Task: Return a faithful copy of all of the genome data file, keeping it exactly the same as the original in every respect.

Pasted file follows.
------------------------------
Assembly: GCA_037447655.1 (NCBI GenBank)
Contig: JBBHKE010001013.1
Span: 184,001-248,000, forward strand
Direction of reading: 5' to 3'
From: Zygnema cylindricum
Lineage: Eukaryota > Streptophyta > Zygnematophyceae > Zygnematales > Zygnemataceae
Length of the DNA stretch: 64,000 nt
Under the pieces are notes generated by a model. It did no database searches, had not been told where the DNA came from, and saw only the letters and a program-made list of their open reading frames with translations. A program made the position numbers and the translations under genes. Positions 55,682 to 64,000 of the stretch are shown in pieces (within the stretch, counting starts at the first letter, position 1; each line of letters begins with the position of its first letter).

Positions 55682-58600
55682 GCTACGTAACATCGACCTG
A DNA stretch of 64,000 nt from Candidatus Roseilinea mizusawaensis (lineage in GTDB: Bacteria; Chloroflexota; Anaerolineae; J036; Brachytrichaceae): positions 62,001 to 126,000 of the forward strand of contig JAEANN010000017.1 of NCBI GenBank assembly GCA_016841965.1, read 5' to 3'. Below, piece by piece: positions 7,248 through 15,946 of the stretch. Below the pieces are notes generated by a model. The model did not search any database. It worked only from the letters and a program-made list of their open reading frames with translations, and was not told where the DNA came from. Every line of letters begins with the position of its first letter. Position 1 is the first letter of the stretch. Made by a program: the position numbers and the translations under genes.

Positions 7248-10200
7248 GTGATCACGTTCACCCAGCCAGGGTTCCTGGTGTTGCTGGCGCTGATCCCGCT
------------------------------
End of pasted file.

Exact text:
Assembly: GCA_037447655.1 (NCBI GenBank)
Contig: JBBHKE010001013.1
Span: 184,001-248,000, forward strand
Direction of reading: 5' to 3'
From: Zygnema cylindricum
Lineage: Eukaryota > Streptophyta > Zygnematophyceae > Zygnematales > Zygnemataceae
Length of the DNA stretch: 64,000 nt
Under the pieces are notes generated by a model. It did no database searches, had not been told where the DNA came from, and saw only the letters and a program-made list of their open reading frames with translations. A program made the position numbers and the translations under genes. Positions 55,682 to 64,000 of the stretch are shown in pieces (within the stretch, counting starts at the first letter, position 1; each line of letters begins with the position of its first letter).

Positions 55682-58600
55682 GCTACGTAACATCGACCTG
A DNA stretch of 64,000 nt from Candidatus Roseilinea mizusawaensis (lineage in GTDB: Bacteria; Chloroflexota; Anaerolineae; J036; Brachytrichaceae): positions 62,001 to 126,000 of the forward strand of contig JAEANN010000017.1 of NCBI GenBank assembly GCA_016841965.1, read 5' to 3'. Below, piece by piece: positions 7,248 through 15,946 of the stretch. Below the pieces are notes generated by a model. The model did not search any database. It worked only from the letters and a program-made list of their open reading frames with translations, and was not told where the DNA came from. Every line of letters begins with the position of its first letter. Position 1 is the first letter of the stretch. Made by a program: the position numbers and the translations under genes.

Positions 7248-10200
7248 GTGATCACGTTCACCCAGCCAGGGTTCCTGGTGTTGCTGGCGCTGATCCCGCT